On October 6, 2008, the Treasury Department's Advisory Committee on the Auditing Profession released its recommendations for enhancing "the sustainability of a strong and vibrant public company auditing pro- fession" (www.treas.gov/offices/domestic-finance/acap/docs/final- reportpdf). The recommendations address a host of issues related to human capital, firm structure and finances, and market concentration and compe- tition. I agree with most of the committee's recommendations. In fact, I served on an American Accounting Association-sponsored task force that commented on the draft recommendations and was quite supportive of the committee's efforts (www.treas. gov/offices/domestic-finance/acap/ submissions/06032008/Bedard 060308.pdf).
Despite the appeal of the recom- mendations included in the commit- tee's report, there are two critical areas that the recommendations do not address. First, the committee was unable to reach a consensus on any rec- ommendations related to auditor lia- bility. As discussed in the committee's report, there were very strong views on both sides of the auditor lia- bility debate, and I understand how a committee with members from such diverse backgrounds could reach an impasse. I believe that the committee's dis- cussion of the issues will lead to consideration of auditor liability reform in the future, especially consideration of how to strike the right balance. Auditing firms should be held accountable for audit Mures, but the firms should not face potential losses so great that many good people choose to exit the auditing profession. If that happens, then audit quality surely will suffer.
Second - and I believe even more critical to "the sustainability of a strong and vibrant public company auditing profession" - the committee did not address the scope of services provided by auditing firms. Recent media coverage (discussed below) indicates that the large auditing firms are aggressively rebuilding their consulting practices, just a few short years after the major accounting scandals of 2001 and 2002. I fear that, even with the provisions of the Sarbanes-Oxley Act (SOX) in place (which essentially prevent firms from providing consulting services to audit clients), the reemergence of consulting poses a significant threat to long-term audit quality and to perceptions of audit firms' commitment to protecting the public interest. In fact, I would go so far as to say that consulting services might cause the public company auditing profession to cease to exist in the private sector, leaving us with government-run audits.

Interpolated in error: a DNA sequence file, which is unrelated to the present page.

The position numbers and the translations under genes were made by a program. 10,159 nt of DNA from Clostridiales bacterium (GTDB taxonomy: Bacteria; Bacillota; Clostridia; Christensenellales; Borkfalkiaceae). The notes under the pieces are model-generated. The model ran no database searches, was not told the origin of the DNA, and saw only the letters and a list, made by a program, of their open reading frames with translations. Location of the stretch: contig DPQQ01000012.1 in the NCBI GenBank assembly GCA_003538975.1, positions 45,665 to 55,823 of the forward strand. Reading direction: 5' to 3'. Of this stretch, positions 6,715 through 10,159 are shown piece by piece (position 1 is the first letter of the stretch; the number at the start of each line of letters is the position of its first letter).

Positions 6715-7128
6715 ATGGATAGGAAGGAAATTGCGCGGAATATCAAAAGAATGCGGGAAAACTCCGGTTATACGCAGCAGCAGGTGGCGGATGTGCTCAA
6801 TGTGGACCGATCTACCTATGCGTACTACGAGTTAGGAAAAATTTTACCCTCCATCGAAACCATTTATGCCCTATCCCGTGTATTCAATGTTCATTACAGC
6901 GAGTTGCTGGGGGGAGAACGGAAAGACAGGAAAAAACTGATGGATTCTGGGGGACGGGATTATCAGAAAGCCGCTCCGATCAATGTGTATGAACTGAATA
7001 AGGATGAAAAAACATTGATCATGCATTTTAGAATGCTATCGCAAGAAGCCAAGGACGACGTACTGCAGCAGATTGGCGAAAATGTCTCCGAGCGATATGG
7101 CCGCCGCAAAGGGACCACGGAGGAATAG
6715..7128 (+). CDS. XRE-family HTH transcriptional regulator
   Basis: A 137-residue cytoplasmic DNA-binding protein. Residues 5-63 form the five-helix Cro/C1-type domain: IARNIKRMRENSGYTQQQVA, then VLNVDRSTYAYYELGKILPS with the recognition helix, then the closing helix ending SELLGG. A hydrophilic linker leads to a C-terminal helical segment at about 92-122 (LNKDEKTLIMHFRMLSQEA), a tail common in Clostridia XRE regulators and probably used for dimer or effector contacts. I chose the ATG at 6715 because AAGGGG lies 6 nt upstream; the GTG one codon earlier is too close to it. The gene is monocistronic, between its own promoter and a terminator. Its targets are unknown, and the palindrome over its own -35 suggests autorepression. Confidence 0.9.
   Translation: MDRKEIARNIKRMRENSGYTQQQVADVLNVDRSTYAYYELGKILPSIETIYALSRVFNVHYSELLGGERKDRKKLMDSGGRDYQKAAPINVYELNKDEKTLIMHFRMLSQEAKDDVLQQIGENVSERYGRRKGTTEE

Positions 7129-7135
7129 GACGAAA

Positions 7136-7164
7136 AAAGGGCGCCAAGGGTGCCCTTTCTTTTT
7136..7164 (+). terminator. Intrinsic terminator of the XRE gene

Consulting Services in Auditing Firms
As Arthur R. Wyatt so eloquently described, the nature of the large audit firms changed dramatically in the years leading up to the recent accounting scandals (see "Accounting Professionalisni They Just Don't Get It!" Accounting Horizons, March 2004 and two 2003 Accounting Horizons articles by Stephen A. Zeff). During the 1980s and 1990s, consulting services represented an everlarger portion of the large audit firms' revenues. The firms' focus shifted from professionalism and technical accounting and auditing expertise to revenue generation and rewarding the "rainmakers." The scope of audits decreased markedly, as firms looked for ways to reduce costs, and many in public accounting viewed the audit as a commodity or a loss leader. Many parties expressed concern that auditing firms were driven by consulting, not by auditing. The once-noble accounting profession had become a business.
In response to the accounting scandals of 2001 and 2002, SOX prohibited firms from providing many consulting services to their audit clients. This effort was designed to promote more independent audits. Around that time, most of the large auditing firms divested their consulting arms, a move that was applauded by many observers, who hoped the auditing firms would go back to focusing on auditing and would forever abandon their fixation with consulting services. …